When starting a greenfield project that requires an API of some kind it is important to take a step back and evaluate the options before diving in. These days there are only 2 real contenders when choosing how to design your API; REST or GraphQL.
What is an API?
API, or Application Programming Interface, is a way of communicating between multiple pieces of software. This communication can be two-way, meaning the ‘client’ (receiver) can also send information back, not just receive it.
What is REST?
REST (Representational State Transfer) is an architectural concept, not a technology, and therefore language agnostic. REST is the default standard for any modern API. It determines the way an API ‘looks’ and how developers interact with your data.
Benefits of REST
- Quick and easy to set up
REST follows a simple principle of defining a route and a route handler. There are many tools and frameworks that let you get setup with a REST API almost instantly and there is zero complex boilerplate code required meaning you can focus on building the product.
- Easy to change technologies
As REST only defines the way data is transferred from the server to the client, it does not matter if you want to change the client implementation. No matter how you retrieve data from a REST API, it will always return the data as you expect it to.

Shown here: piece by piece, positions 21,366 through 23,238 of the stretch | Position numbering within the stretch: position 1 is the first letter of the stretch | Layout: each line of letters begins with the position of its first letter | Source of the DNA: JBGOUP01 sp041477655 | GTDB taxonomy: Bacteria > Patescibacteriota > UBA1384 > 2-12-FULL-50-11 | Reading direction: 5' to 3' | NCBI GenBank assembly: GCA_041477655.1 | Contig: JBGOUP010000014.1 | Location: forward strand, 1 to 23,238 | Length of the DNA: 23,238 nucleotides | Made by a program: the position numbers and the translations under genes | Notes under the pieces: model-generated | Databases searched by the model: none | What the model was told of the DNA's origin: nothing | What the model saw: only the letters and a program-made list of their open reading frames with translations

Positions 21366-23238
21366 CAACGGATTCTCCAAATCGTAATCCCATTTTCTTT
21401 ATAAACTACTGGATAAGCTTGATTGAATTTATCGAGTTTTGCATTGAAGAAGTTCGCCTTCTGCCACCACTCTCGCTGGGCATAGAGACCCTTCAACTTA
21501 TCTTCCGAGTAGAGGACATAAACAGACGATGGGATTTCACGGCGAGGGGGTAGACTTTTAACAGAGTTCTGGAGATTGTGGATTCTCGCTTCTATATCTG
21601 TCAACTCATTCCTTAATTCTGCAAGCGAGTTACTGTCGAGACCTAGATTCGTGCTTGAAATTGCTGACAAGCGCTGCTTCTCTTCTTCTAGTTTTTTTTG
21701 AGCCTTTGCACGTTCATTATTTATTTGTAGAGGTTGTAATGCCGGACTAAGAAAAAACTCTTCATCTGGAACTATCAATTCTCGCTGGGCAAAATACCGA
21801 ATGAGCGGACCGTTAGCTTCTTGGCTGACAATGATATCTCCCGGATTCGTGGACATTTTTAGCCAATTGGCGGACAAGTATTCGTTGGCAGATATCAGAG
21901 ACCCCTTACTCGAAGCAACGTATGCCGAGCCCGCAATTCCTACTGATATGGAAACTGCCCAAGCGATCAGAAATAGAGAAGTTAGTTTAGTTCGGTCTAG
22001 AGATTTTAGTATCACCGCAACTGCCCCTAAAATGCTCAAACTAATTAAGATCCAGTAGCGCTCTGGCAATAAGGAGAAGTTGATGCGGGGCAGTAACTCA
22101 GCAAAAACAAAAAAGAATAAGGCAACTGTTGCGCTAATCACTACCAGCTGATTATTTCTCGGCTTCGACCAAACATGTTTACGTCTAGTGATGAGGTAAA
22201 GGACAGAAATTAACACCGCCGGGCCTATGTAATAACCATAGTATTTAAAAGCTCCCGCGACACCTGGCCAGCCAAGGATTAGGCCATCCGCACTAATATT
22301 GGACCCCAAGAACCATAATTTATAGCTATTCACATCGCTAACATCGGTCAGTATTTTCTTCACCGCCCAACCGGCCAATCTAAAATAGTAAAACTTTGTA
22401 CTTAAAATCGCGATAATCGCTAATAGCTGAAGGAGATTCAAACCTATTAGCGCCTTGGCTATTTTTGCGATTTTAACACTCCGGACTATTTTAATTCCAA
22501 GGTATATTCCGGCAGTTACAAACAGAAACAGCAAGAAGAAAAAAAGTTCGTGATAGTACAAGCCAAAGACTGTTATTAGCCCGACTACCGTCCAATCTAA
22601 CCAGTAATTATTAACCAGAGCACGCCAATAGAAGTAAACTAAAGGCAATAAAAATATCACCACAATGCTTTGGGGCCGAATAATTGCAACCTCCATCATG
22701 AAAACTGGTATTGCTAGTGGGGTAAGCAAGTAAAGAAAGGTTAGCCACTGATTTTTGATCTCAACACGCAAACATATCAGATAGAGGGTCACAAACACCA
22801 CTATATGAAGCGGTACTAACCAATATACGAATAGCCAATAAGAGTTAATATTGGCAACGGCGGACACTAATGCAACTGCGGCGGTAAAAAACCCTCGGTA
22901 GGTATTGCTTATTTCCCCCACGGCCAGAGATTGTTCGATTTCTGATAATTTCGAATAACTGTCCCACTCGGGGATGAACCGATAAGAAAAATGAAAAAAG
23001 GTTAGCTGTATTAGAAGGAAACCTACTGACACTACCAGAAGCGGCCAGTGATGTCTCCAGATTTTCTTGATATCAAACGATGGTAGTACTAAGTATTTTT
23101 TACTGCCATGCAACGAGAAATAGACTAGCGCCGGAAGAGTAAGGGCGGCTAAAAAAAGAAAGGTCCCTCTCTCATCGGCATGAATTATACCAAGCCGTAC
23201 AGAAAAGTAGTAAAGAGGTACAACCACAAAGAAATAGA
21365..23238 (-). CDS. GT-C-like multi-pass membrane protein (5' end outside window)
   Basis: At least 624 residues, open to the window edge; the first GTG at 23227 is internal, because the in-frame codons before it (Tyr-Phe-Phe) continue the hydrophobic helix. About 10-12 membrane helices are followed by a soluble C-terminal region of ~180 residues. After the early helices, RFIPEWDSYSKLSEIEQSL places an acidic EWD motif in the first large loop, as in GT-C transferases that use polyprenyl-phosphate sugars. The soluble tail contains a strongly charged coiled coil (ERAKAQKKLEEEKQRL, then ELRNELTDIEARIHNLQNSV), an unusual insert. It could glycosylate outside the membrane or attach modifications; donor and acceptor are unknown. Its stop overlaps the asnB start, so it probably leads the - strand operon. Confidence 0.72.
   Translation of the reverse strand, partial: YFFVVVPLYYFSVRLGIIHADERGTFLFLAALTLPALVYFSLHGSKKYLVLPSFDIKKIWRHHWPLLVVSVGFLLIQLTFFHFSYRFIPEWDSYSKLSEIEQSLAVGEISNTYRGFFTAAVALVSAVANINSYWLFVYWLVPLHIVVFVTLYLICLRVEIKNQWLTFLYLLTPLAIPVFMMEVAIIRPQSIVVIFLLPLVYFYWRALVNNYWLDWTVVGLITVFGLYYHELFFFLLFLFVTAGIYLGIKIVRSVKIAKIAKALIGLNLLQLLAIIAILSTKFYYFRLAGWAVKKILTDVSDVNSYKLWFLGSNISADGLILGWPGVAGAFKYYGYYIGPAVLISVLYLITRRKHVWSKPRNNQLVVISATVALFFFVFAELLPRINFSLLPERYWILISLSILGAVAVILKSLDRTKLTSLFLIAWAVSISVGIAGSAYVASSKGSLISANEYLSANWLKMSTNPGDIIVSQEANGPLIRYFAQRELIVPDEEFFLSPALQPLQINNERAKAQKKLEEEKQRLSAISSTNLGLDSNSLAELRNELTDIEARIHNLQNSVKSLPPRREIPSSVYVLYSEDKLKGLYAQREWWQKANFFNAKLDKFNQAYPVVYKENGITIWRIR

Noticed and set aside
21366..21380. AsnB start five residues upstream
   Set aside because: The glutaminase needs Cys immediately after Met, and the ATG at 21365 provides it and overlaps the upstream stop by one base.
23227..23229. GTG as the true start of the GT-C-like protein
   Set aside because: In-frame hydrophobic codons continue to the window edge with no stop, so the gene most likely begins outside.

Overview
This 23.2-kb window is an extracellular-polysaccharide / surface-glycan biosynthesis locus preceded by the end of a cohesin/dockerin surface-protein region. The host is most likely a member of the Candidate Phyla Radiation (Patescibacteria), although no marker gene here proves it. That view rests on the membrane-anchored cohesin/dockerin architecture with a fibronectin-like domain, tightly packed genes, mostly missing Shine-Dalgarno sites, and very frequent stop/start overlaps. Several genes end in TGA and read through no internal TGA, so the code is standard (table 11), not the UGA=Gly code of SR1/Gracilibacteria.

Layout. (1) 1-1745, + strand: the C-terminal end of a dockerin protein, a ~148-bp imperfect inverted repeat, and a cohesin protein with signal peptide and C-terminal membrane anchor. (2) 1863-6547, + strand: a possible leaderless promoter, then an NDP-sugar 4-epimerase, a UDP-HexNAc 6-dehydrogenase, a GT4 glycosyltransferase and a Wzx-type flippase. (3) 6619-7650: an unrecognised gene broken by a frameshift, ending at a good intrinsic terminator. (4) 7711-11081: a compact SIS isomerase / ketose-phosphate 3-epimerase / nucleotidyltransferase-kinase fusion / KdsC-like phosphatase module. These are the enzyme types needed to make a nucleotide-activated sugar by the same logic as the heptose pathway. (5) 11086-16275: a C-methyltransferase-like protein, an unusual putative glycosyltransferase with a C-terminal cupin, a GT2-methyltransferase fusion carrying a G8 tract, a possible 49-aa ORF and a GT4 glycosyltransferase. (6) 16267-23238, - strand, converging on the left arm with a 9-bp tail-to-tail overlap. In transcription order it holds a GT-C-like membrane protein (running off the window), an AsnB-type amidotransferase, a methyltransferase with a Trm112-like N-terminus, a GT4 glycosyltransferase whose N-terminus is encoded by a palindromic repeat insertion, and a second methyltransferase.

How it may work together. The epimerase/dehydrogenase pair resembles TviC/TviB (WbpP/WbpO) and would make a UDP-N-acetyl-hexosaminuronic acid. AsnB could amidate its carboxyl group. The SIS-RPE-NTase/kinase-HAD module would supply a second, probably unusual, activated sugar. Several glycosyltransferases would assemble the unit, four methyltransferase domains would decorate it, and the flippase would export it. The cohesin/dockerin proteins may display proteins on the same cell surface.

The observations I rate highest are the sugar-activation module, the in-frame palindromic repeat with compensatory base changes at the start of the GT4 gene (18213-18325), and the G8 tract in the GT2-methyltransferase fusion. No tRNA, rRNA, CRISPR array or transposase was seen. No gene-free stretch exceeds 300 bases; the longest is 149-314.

Issues with REST
- Hard to access multiple, linked resources
As a REST response is defined by the server it is unlikely that multiple resources will be returned. For example if you wanted to get a user with all their articles you would have to get the user, and then do another query to get all the articles by that user.
- Traditionally more complex state management for the frontend
As there are no types in a REST API, the client has to manually manage the state on the frontend (usually using a tool like Redux). This can be very time consuming and costly to set up.
What is GraphQL
GraphQL is an open source query language. It was developed by Facebook. Although it is a technology, there are many implementations in different languages.
Benefits of GraphQL
- More frontend flexibility
As it is a query language, GraphQL allows the frontend to request what data it requires. This means it will only ever fetch data that it needs.
- Strongly Typed
To write a GraphQL server, you must write a schema that defines the types of each field available. This means that with a little bit of work, the frontend knows what type of data to expect. Making it much easier to scale the frontend project.
Issues with GraphQL
- Language limitations
Although there are a lot of GraphQL implementations for many different languages, there may not be one for the language you usually work in (you can check here).
- Potentially poor performance
GraphQL suffers from what is known as the n+1 problem. As clients can query infinitely nested relations. For example you can query a user with all their articles, the articles comments, the author of those comments, and so on. There are solutions to this but it is still something that needs to be carefully considered when building an API using GraphQL.